Microcontroller programming: initial setup

Note: This article is the 4th in a series of posts about electronics.

Once you have acquired the hardware: a breadboard, a programmer, a serial adapter, some wires, and a microcontroller, you’re ready to make it tick. For most future entries, if you’re following along, I will assume that you’re using an AVR Dragon, a Sparkfun FT232RL breakout, and an Atmel ATmega644PA in PDIP package.


Eclipse as an IDE for AVR programming

I personally have been using the Eclipse IDE for most of my AVR work. Eclipse has excellent C language support, and a pretty logical workflow. Its configuration can be a bit painful sometimes, but overall it works very well for AVR development. You’ll want to install at least the AVR Eclipse Plugin and support for your favorite source control (I use the SVN support).

GCC cross-compiler and avr-libc C library

Developing for a microcontroller is a bit different than developing for a PC, because the microcontroller and the PC can’t run each others’ code. Since you can’t exactly hook up a monitor, keyboard, and mouse to the microcontroller and write your code there, you must cross-compile it. Cross-compiling is really the only option you have when developing code for microcontrollers but it’s not an altogether uncommon technique to run into outside of microcontrollers, either. There are two very important terms when dealing with a cross-compiler:

  • Build — The build system runs the compiler and usually the rest of the development suite, such as IDEs
  • Target — The target system is the one the code is being written for. It’s usually not capable of doing the compiling itself because it’s either too new (the tools haven’t been ported), unsupported directly by the tools for one reason or another (a common reason is that it doesn’t have enough RAM), or is primitive enough that it could never actually run the compiler itself in the first place (microcontrollers especially).

Support for cross-compiling for AVR has been in main-line GCC for quite some time now, so it is available in a lot of different places. When GCC is built to cross-compile for AVR it is usually (but not always) named avr-gcc, and many Linux distributions—such as Fedora 12—have packages pre-built for it.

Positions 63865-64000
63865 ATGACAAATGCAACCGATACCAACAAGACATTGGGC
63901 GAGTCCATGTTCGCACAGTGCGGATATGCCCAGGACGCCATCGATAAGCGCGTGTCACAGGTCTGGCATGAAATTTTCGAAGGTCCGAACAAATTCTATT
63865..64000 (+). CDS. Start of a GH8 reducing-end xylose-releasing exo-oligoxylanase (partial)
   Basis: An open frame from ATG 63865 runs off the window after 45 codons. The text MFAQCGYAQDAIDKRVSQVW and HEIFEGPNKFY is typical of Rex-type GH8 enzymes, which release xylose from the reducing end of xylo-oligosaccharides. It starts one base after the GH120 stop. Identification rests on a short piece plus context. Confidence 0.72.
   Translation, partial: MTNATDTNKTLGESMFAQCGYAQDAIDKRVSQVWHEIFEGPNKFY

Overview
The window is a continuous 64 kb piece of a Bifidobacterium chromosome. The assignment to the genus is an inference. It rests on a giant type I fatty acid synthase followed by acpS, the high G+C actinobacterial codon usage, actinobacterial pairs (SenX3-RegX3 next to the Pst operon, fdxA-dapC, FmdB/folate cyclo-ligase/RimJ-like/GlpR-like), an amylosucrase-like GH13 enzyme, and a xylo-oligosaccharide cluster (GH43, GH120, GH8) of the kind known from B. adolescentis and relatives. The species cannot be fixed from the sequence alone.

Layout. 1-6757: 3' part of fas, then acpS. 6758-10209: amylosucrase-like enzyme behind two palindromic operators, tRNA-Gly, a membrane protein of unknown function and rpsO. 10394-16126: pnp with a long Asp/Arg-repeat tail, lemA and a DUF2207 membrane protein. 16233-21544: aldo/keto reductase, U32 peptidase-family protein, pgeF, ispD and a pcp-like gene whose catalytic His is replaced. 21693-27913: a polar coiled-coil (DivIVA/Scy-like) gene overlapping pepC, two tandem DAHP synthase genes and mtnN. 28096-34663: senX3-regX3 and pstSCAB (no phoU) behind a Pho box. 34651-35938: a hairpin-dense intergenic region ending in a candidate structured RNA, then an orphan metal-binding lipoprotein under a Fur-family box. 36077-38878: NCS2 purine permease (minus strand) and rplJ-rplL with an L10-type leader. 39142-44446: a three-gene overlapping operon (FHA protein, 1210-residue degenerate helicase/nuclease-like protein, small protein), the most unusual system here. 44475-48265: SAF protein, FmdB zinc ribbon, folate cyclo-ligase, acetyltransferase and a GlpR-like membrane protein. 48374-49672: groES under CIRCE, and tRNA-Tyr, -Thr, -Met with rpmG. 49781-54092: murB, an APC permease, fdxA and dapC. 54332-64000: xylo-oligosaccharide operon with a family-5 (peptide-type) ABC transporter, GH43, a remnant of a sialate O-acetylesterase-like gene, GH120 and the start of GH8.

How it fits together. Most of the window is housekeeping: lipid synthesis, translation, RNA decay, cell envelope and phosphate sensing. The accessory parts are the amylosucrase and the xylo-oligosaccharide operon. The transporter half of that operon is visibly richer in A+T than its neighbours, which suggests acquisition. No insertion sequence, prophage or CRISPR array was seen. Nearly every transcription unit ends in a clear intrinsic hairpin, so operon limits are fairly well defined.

In addition to a C compiler, you will need a C library. The avr-libc project provides a version of libc suitable for the AVR, with much of the libc stuff you’re used to (a type library, malloc, strcpy, etc.), and a bunch of AVR-specific things (delay subroutines, defines for all kinds of microcontrollers, etc.). Again, on many Linux libc is quite easily provided by by the pre-built packages.

Compiling code for the AVR is much the same as you might be used to for the PC, with a few exceptions:

  1. You must always define which exact model of microcontroller your code is “targeted” at using -mmcu=atmega644pa for instance, for the ATmega644PA.
  2. It’s not strictly required, but is generally a good idea to tell the compiler (and thus your code) what frequency you expect the microcontroller to be running at using the F_CPU define; generally it’s best to define this on the gcc command line (rather than using #define) with -DF_CPU=8000000L for 8 MHz, as an example. If you don’t define F_CPU, you can’t use the delay functions (_delay_ms and _delay_us) and some others.
  3. There are substantive differences besides mere performance when running with optimizations off and on. For instance, the delay functions mentioned above require optimization to be enabled to work properly. Generally you should compile with -Os for optimization based on code size.
  4. You need to carefully watch the resultant code size with each compile. The AVR Eclipse plugin automatically runs avr-size with each compile to keep you apprised of the current code size, but if you’re writing your own makefiles you will want to do something like avr-size --format=avr --mcu=atmega644 foo.elf.

Getting the code onto the microcontroller

Once you have a working development environment and you’re able to compile code, you will need a program to transfer that compiled code to the microcontroller. The avrdude program does just that. There is built-in support for it from the AVR Eclipse plugin, which simplifies things a lot, but you can also use it from the command-line.

Communicating with the microcontroller

You will almost certainly want minicom, a serial terminal emulator, to communicate with the microcontroller over the serial port.

What if I use a Mac?

On Mac OS X, of course Apple doesn’t provide any pre-built packages for all of this, but Eclipse is readily available for Mac OS X, and the rest can be provided simply by CrossPack for AVR Development, which bundles avr-gcc, avr-libc, and avrdude into a nice pkg installer. You can get minicom through either Fink or MacPorts.

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